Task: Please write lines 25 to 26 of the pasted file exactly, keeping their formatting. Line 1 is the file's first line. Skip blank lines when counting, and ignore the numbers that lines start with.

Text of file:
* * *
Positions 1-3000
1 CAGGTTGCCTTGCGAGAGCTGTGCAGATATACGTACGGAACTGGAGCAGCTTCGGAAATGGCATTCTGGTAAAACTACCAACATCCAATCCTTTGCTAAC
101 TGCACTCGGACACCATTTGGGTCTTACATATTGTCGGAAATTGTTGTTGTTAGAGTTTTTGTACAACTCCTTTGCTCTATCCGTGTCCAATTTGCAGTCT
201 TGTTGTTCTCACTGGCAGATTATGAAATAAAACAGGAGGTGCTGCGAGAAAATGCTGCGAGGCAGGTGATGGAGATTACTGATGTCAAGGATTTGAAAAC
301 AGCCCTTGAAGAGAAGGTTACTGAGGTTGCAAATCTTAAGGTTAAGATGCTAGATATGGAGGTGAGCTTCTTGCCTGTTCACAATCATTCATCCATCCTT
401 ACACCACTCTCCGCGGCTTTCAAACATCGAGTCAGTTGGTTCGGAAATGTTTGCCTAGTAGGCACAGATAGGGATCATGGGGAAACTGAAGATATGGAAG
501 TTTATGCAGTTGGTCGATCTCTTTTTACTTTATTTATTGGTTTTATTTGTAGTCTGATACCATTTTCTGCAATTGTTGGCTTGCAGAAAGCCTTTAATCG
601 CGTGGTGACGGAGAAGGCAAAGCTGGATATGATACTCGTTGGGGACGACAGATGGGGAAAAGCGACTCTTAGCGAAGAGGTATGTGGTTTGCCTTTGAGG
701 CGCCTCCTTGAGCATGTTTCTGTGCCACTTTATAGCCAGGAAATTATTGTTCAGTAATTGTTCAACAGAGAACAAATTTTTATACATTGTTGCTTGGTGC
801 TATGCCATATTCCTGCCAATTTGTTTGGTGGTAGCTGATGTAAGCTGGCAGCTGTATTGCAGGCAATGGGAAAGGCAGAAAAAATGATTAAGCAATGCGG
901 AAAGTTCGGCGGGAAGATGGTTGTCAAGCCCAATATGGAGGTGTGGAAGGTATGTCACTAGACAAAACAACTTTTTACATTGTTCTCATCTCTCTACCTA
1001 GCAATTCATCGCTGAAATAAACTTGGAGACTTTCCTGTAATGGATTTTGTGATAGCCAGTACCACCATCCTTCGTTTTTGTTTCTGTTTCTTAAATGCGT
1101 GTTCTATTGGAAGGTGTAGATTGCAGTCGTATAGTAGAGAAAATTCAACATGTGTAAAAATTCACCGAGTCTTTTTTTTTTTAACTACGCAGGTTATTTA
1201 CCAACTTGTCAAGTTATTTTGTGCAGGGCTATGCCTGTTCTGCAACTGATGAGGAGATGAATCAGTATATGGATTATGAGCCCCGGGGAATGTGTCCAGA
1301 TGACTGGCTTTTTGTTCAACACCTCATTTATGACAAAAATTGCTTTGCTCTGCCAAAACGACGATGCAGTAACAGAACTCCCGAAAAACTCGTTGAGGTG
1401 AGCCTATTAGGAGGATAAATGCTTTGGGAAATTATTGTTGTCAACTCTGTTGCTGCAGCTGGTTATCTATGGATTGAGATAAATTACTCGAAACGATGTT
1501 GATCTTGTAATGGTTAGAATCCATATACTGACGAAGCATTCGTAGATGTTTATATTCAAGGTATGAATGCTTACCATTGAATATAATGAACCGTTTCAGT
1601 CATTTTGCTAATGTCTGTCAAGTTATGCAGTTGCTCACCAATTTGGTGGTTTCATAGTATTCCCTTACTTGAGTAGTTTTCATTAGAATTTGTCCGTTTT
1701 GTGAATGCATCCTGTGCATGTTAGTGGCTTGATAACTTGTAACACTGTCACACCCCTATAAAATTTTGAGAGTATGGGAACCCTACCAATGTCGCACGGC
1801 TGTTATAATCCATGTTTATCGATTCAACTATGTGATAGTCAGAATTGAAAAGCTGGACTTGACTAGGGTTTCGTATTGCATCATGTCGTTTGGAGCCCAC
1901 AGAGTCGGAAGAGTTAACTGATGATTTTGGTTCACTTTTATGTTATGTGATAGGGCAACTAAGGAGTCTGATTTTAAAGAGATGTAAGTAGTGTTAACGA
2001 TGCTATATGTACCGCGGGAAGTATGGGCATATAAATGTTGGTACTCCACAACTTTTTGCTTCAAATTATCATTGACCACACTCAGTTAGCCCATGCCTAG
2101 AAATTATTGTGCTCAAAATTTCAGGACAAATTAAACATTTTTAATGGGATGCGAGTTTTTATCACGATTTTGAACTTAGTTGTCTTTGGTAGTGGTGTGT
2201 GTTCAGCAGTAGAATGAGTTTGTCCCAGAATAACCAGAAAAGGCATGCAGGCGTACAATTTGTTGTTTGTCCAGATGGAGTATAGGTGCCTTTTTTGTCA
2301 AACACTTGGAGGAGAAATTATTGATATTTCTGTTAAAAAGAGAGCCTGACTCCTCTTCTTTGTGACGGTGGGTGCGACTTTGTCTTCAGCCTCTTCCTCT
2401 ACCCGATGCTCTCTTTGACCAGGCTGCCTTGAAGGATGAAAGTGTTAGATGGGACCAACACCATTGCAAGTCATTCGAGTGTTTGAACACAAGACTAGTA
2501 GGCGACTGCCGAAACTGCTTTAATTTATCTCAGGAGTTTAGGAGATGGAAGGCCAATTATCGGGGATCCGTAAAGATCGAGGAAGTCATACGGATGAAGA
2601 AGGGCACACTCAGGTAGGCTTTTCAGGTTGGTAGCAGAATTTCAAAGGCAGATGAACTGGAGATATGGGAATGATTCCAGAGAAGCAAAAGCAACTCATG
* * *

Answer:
2301 AACACTTGGAGGAGAAATTATTGATATTTCTGTTAAAAAGAGAGCCTGACTCCTCTTCTTTGTGACGGTGGGTGCGACTTTGTCTTCAGCCTCTTCCTCT
2401 ACCCGATGCTCTCTTTGACCAGGCTGCCTTGAAGGATGAAAGTGTTAGATGGGACCAACACCATTGCAAGTCATTCGAGTGTTTGAACACAAGACTAGTA